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Microfinance and Financial Inclusion   
Moving out of Poverty
Volume 3—The Promise of Empowerment and Democracy in India
Deepa Narayan (ed.)
Published for the World Bank
by Academic Foundation.

Paperback Book (6 × 9)  :   Pages : 500

2012  Edition   :   ISBN - 978-81-7188-957-0

Price : Rs. 795.00 (South Asia only)

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The Moving Out of Poverty series presents the results of new comparative research across more than 500 communities in 15 countries on how and why poor people move out of poverty. The findings lay the foundations for new policies that will promote inclusive growth and just societies, and move millions out of poverty.


“A rich person can plant a mango tree but the poor man can only plant a thorn bush.”

Women’s discussion group, Uttar Pradesh


Despite unprecedented growth in recent years, India has the largest number of poor people in the world. Moving Out of Poverty: The Promise of Empowerment and Democracy in India presents the experiences of poor people who have made it out of poverty. The study provides new insights on the processes and mechanisms that result in some poor people escaping poverty, while others remain stuck, and still others fall into poverty.

This book is a valuable resource for policy makers and practitioners studying India, and for those interested in poor peoples’ experiences and the political economy of poverty mobility.

“This is a truly innovative and pathbreaking study. Most studies of poverty simply ignore the fact that the poor exercise agency and find their own ways to not just cope with, but sometimes transcend, the limitations under which they are placed. Second, they ignore the institutional dimensions through which poor people are empowered. This study gives a vivid sense of the ways in which poverty is negotiated. It is methodologically pluralist. It uses the tools of social science but allows the voices of poor people to come through; it draws our attention to the different mechanisms by which the agency of the poor is enhanced or thwarted, and it gives a complex account of the relationship between poverty and democracy. But most importantly it places the lives of the poor, not the abstractions of policy, at the center of its attention. The study is rich, full of insights, and will inspire tremendous discussion.”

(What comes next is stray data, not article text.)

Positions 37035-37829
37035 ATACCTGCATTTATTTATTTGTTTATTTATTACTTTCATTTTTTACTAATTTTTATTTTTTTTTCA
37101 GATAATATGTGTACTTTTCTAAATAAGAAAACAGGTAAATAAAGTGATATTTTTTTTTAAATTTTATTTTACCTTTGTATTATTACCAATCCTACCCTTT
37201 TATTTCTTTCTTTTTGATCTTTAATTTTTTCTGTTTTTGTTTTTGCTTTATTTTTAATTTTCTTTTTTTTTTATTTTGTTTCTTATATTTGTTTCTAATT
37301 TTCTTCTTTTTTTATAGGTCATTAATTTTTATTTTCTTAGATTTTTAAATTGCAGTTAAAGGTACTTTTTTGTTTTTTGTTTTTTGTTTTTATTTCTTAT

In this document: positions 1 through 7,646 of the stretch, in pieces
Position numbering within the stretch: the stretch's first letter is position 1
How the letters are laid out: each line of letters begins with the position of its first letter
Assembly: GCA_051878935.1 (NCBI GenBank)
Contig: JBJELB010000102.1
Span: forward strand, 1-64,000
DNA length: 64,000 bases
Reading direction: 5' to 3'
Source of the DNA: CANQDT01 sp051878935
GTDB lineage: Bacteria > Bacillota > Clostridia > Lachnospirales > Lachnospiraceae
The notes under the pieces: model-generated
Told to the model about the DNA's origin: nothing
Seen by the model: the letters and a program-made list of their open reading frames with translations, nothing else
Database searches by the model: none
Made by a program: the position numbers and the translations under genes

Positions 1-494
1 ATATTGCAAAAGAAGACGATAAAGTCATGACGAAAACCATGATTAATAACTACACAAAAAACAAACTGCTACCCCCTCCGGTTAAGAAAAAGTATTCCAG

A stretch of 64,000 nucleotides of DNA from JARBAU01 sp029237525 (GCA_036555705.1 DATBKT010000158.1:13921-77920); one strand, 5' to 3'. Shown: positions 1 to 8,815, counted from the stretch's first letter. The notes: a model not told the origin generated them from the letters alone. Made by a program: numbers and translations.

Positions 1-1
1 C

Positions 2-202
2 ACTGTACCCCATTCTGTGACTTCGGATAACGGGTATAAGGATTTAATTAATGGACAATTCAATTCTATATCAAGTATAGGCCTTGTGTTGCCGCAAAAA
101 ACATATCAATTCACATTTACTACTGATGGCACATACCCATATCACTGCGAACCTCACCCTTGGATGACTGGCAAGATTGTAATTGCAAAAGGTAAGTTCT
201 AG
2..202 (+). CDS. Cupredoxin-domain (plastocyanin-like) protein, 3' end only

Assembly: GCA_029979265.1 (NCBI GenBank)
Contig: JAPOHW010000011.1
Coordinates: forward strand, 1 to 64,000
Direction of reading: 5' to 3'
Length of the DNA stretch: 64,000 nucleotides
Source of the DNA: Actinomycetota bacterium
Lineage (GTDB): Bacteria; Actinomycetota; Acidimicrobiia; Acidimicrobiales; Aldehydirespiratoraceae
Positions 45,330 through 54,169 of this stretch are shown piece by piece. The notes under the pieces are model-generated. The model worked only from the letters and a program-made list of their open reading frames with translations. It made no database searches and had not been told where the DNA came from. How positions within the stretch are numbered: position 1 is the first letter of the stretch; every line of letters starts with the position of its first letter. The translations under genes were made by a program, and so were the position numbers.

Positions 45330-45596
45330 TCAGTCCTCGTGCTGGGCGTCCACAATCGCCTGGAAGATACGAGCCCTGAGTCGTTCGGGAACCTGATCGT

President and Chief Executive, Centre for Policy Research,
New Delhi, India


“In discussions of poverty, too often we hear the voices of economists and sociologists rather than of poor people. Deepa Narayan initiated a breakthrough on this front in her seminal Voices of the Poor series some years ago. She now follows up with Moving Out of Poverty, which again uses the voices of people to identify ways and conditions in which poor people in various Indian states have moved out of poverty. These provide a richer analyses and important insights.”


Consulting Editor, Economic Times, India; Columnist,
Times of India; and Research Fellow, Cato Institute


“Reading Deepa Narayan’s work is an experience. All of a sudden you are in the midst of real people, the poor, the destitute, and those who have come out of poverty. You get involved with their debates, arguing with them, approving or disagreeing with the points made by them. How far can individual agency go, and do policies for collective action make a basic difference? The development discourse becomes totally engaging.“


Member of Parliament, Rajya Sabha, India, and Chairman,
National Commission for Enterprises in the Unorganized Sector, Government of India

About the contributors:








Map of India

1 Moving Out of Poverty in India: An Overview

Deepa Narayan, Binayak Sen, and Katy Hull

2 Assets Gained and Lost: Understanding Mobility through Life Stories

Deepa Narayan, Denis Nikitin, and Brice Richard

3 Communities Where Poor People Prosper

Deepa Narayan, Patti Petesch, and Saumik Paul

4 Caste Dynamics and Mobility in Uttar Pradesh

Soumya Kapoor, Deepa Narayan, Saumik Paul, and Nina Badgaiyan

5 People’s Organizations and Poverty Escapes in Rural Andhra Pradesh

Deepa Narayan, Giovanna Prennushi, and Soumya Kapoor

6 Politics of the Middle Path: Agrarian Reform and Poverty Dynamics in West Bengal

Klaus Deininger, Deepa Narayan, and Binayak Sen

7 Who Benefits from Conflict? Some Evidence from Assam

Deepa Narayan, Binayak Sen, and Ashutosh Varshney


Appendix 1 Technical Note on Household Regressions

Appendix 2 Data Collection Methods

Appendix 3 List of Variables for Household Regressions

Appendix 4 Weights for the PCA-Constructed Indexes, by State


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